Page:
Diverse populations—and transparent data—necessary for recruitment
Medicines affect various populations differently, so it is essential to have a diverse population when recruiting for clinical trials. Although specific patient recruitment tactics can be successfully deployed to reach certain sub-groups, there is a pervasive population disproportion in clinical trial participants. Such an understanding is the initial step to conquering the problem of minority recruitment. Once the gap is identified, the next and most difficult step is to implement actions designed to close the gap.
In the past, it was extremely difficult to ascertain the demographic breakdown of those participating in clinical trials. Although data was available to the public, there wasn’t a place available to access the demographic breakdown of clinical trial participants.
Many patients questioned whether the medicine they took was tested on someone with similar demographics before it was approved. In response to questions by concerned parties who cited Section 907 of the 2012 FDA Safety and Innovation Act, the FDA publicized strategies in August 2014 to gather and make accessible clinical trial patient populations according to sex, race/ethnicity or age. The resulted in the “Action Plan to Enhance the Collection and Availability of Demographic Subgroup Data.” It prioritizes making demographic data from clinical trials more accessible and transparent to the public.
With the vital need for both the availability and transparency of clinical trial participants, the FDA launched the website Drug Trial Snapshots. This site was designed to provide demographic data to the public, showing who participated in the research studies which data supported approval of a particular medicine. For example, an Asian woman may want to know how many Asian women participated in clinical trials that led to an approval of the medicine that has been prescribed. She may also wonder whether her doctor knows this information. In most cases, doctors do not. Although the physician may be familiar with the package insert that accompanies the prescription, which has a lot of in-depth information on the mechanism of the action, there is not information pertaining to the demographic makeup of the people who participated in the clinical trials.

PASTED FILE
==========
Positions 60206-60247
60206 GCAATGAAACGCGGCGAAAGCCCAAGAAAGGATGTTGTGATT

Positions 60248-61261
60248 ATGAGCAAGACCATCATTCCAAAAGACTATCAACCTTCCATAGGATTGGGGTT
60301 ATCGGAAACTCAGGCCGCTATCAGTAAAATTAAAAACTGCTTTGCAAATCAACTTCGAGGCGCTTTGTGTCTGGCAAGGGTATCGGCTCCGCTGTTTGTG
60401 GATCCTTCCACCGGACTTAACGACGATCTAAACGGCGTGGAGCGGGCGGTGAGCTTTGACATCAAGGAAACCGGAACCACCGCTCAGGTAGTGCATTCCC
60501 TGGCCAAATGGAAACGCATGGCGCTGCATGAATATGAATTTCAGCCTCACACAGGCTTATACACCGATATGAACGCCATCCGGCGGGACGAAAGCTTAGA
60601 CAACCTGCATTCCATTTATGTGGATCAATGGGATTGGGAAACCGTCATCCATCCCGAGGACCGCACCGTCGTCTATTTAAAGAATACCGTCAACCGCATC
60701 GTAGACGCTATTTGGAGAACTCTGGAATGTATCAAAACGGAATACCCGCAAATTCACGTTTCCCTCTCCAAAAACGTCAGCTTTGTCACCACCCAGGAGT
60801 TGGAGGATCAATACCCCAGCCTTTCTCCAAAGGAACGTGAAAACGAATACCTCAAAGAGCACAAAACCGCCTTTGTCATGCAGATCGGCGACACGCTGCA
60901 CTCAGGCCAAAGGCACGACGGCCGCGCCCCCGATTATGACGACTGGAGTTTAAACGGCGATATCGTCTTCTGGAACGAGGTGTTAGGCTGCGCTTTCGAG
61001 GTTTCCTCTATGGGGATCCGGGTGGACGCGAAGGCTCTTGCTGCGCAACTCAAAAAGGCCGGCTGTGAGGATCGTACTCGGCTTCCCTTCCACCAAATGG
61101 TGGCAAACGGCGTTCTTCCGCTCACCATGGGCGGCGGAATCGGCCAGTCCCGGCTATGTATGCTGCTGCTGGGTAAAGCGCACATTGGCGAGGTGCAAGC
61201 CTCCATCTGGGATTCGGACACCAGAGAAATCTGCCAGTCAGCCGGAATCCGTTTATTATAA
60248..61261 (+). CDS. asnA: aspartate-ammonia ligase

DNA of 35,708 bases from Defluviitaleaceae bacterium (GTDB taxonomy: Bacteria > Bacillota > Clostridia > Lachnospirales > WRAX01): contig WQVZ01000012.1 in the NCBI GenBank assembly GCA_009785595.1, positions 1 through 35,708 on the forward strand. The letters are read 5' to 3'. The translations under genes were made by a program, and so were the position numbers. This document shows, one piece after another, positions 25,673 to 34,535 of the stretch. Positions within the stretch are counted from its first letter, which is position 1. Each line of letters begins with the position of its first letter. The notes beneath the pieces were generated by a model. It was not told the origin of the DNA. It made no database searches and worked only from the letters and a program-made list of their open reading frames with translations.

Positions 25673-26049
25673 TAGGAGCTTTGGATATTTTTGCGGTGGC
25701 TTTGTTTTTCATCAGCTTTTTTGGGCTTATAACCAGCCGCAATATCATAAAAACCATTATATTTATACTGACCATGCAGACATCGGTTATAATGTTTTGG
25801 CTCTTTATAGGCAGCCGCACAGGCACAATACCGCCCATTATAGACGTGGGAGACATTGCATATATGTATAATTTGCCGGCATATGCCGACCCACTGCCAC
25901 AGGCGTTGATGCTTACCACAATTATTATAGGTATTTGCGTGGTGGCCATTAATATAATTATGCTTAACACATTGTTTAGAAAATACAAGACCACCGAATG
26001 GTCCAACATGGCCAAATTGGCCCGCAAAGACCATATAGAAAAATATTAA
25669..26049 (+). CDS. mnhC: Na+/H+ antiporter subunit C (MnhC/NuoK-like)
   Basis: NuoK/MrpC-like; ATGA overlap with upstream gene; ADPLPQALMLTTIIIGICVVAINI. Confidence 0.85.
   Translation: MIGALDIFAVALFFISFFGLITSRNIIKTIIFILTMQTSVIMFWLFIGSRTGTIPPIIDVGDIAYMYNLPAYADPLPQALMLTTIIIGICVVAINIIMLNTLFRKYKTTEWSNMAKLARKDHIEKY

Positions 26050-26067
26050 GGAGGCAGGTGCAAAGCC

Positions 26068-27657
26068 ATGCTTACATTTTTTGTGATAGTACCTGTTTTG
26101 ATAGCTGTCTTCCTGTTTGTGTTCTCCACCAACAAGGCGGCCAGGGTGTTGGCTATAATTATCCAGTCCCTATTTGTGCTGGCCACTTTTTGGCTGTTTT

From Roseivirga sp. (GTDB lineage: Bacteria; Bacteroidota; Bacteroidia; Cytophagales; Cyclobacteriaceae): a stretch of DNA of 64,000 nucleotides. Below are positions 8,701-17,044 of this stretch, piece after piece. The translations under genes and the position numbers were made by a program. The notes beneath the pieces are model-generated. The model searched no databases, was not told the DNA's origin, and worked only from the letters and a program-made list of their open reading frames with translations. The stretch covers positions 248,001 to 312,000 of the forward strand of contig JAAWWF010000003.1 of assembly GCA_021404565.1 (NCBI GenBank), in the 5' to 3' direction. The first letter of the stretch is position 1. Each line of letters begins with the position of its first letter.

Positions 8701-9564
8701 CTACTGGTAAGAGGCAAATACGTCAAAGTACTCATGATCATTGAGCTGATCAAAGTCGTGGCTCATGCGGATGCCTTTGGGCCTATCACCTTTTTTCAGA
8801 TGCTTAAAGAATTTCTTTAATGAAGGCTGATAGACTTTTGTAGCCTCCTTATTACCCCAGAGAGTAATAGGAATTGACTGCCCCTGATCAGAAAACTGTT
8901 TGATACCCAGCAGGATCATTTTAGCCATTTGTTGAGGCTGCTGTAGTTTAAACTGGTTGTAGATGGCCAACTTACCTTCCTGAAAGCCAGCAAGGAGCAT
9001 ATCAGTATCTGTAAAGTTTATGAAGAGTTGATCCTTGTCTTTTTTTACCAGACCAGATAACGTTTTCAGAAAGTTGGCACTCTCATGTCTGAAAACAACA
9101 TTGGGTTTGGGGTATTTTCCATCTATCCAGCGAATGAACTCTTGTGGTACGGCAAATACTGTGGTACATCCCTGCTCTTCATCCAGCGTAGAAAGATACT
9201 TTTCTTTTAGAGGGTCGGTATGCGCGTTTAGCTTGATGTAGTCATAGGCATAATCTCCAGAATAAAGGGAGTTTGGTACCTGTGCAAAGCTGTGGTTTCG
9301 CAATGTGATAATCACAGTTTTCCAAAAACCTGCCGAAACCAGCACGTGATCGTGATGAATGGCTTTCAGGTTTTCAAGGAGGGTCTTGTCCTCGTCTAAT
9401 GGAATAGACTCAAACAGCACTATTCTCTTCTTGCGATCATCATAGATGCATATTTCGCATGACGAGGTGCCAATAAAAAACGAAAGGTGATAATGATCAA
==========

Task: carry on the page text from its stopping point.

Making this information accessible is wonderful, but does it really matter? If the medicine is approved and has been tested, is that enough? The question is different for each medicine and each sub-group.
In one example for a particular medicine, the Snapshots website reveals that there is a higher risk of bleeding in women. Another example states that a medicine has greater efficacy in women and Asian persons. Interestingly, in both instances the label either does not mention gender differences at all or is inconsistent with the information on the Snapshots website.
Figure 1 shows that there are measurable differences pertaining to how medication responds when used by persons of different ethnicities. The issue is not new but warrants fresh attention. As far back as 1988, there have been documented clinical differences in responses to antihypertensive drugs based on race/ethnicity. Keep in mind that diversity is not specific to race or gender.
An evaluation published by the British Medical Journal revealed that elderly patients were part of the exclusion criteria for nearly a third of trial protocols, yet said elderly patients make up more than a third of the population that would ultimately benefit from the use of those drugs in practice.
There are multiple ways to ensure diversity in clinical trial participation. Although patient recruitment strategies can ensure that diverse audiences are aware of a trial, patient diversity should be considered during protocol design. For example, if the protocol excludes patients over 65 years of age, yet the medication will be taken by older people, the protocol should take that into account. Targeted advertising and other outreach campaigns designed to reach outlying sub-groups are often effective. Patient advocacy groups can also aid in spreading awareness. Underrepresentation of sub-groups in clinical trials is an issue that can have far-reaching effects. The gap has now been identified and diversity in recruitment of clinical trials warrants immediate consideration.
Ashley Tointon has more than 18 years of patient recruitment and project management experience supporting clinical trials and the pharmaceutical industry. She currently provides recruitment expertise, strategy and leadership as Principal Consultant of Accelerate Clinical Enrollment LLC. Email comments and suggestions to email@example.com.
This article was reprinted from CWWeekly, a leading clinical research industry newsletter providing expanded analysis on breaking news, study leads, trial results and more. Subscribe »